COLUMN: Finding the words to keep us wise

Finding the words to keep us wise

I’m a firm believer in making time for hobbies and following curiosities.

Whether we have one hour a week to devote to practice and enjoy a pursuit, or a daily chunk of time to satisfy a need to know, this time is sacred. It’s vital to our personal growth, our happiness and our quality of life.

For some of us, this can be the difference between eagerly greeting the day or simply getting out of bed. Age doesn’t matter. Neither does culture or socio-economic background. I believe that human beings are driven to lead a soulful life.

One of my curiosities has always been languages spoken around the world.

I grew up with pentalingual parents and so I was exposed to Hindi, Kiswahili, Gujerati, Kutchi and English. The latter two were my first two languages, then French became one of my favourite subjects through Grade 12.

I attempted a continuing education class in Mandarin during my college years. I couldn’t quite grasp the complexities of the tonal language but still, I gave it a shot.

While most people who create a five- or 10-year plan in university focus largely on career and travel, my plan included a list of languages I would learn.

I never did check off any of those languages since then (nor did I buy the hobby farm I had imagined) but this is a reminder to me and to you that it is never too late to learn.

Nearly 20 years since my Mandarin night classes, I’ve embarked on a journey to Spanish fluency.

Here’s what I know about the benefits of learning a new language.

Language and culture are so intertwined that you can’t help learning about the people behind the words. How a culture defines time, looks at family relationships, perceives the natural elements becomes clear in the way they talk about these things.

Immersing yourself in someone’s language is like a window into their mind.

It’s good for the brain! Several studies have shown that knowing more than one language, even learning them later in life, can stave off dementia.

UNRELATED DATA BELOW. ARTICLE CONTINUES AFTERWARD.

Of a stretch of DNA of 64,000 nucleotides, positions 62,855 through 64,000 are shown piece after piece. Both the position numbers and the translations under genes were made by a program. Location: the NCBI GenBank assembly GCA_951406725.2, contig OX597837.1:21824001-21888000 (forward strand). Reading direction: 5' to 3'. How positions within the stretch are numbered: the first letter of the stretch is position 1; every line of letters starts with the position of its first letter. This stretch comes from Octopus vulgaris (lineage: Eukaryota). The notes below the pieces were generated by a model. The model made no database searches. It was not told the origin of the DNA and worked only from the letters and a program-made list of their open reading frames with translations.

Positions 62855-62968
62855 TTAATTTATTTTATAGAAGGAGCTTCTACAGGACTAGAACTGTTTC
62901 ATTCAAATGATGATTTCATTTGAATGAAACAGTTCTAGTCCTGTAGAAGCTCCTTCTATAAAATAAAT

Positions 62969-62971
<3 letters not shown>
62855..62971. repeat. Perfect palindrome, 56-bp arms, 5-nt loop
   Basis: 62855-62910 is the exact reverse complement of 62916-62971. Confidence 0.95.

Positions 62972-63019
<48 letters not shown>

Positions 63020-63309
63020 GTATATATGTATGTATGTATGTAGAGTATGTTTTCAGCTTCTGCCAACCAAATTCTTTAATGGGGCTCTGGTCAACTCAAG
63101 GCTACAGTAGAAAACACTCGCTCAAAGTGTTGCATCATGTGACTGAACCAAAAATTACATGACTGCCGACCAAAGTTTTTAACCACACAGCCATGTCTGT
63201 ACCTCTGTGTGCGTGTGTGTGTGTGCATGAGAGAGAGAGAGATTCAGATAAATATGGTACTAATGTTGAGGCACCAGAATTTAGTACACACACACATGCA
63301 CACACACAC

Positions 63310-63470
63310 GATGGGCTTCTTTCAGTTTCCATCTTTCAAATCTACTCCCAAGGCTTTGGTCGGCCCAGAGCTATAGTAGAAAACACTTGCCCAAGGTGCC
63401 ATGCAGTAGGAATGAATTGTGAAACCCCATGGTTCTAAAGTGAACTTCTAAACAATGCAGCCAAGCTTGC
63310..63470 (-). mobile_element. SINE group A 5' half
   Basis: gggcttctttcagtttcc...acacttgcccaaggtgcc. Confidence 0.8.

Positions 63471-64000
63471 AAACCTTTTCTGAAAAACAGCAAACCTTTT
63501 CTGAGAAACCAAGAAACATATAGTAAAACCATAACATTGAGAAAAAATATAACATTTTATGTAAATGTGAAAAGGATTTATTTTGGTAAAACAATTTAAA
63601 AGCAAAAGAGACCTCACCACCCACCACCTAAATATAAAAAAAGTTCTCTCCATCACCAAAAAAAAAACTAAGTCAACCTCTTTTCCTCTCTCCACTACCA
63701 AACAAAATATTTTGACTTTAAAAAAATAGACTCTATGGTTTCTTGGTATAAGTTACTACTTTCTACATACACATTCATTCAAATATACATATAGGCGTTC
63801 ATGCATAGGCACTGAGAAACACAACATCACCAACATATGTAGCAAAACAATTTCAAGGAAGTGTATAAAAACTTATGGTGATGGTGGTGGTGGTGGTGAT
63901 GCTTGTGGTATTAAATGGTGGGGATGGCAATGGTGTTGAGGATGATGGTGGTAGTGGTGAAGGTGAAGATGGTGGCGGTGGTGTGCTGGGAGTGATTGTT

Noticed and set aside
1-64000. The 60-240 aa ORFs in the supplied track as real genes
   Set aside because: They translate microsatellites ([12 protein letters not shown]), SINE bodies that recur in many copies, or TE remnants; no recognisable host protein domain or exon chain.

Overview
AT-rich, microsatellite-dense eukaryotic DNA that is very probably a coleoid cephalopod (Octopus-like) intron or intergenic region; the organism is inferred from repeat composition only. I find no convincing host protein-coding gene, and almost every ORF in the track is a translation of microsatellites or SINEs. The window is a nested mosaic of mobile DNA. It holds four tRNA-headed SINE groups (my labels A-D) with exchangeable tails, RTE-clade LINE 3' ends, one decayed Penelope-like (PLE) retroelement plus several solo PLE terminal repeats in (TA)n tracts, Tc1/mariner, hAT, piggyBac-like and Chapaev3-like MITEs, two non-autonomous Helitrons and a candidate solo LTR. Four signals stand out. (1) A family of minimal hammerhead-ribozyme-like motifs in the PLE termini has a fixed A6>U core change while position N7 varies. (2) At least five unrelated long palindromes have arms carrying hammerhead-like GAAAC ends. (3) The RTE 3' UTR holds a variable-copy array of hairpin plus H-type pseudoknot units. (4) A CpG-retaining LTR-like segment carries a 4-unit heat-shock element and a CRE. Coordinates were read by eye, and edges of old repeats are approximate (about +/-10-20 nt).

Being able to switch between languages also makes us better-equipped to multitask, problem-solve and focus our attention in other situations.

Travelling becomes a different experience. If you can learn enough of a language to have even a slow conversation with a local (tip: learn how to communicate that you are a beginner learner) you add a new dimension to the trip.

It’s also a kind gesture when you take the time to learn someone else’s language.

Nelson Mandela said: “If you talk to a man in a language he understands, that goes to his head. If you talk to him in his own language, that goes to his heart.”

It’s fun! I like to roll up my sleeves and really tackle a language, break it down into its little participles. But if that’s not your idea of a good time, even learning a dozen key phrases can be fun.

I think that’s the trick. Do it in a way that is enjoyable. Are you social? Join a local meetup! Do you have a long commute for work? Grab a CD with audio lessons. Do you have a friend or colleague who speaks another language you are interested in? Share a meal with them and pick their brain.

Be open to the many ways you can enrich your life with a linguistic experience.

Learning a new language gives us an appreciation for newcomers to Canada who don’t speak English or French off the bat. It takes time, practise and opportunity to become fluent.

Newcomers are also navigating a new culture, new laws and a new social system. They’re trying to find homes, employment and schools. It’s more than just a hobby. It’s a struggle for some and we can find empathy for them when we attempt to step out of our own comfort zones.

So, what language is next for you?

Columnist Taslim Jaffer writes monthly on multicultural connections.

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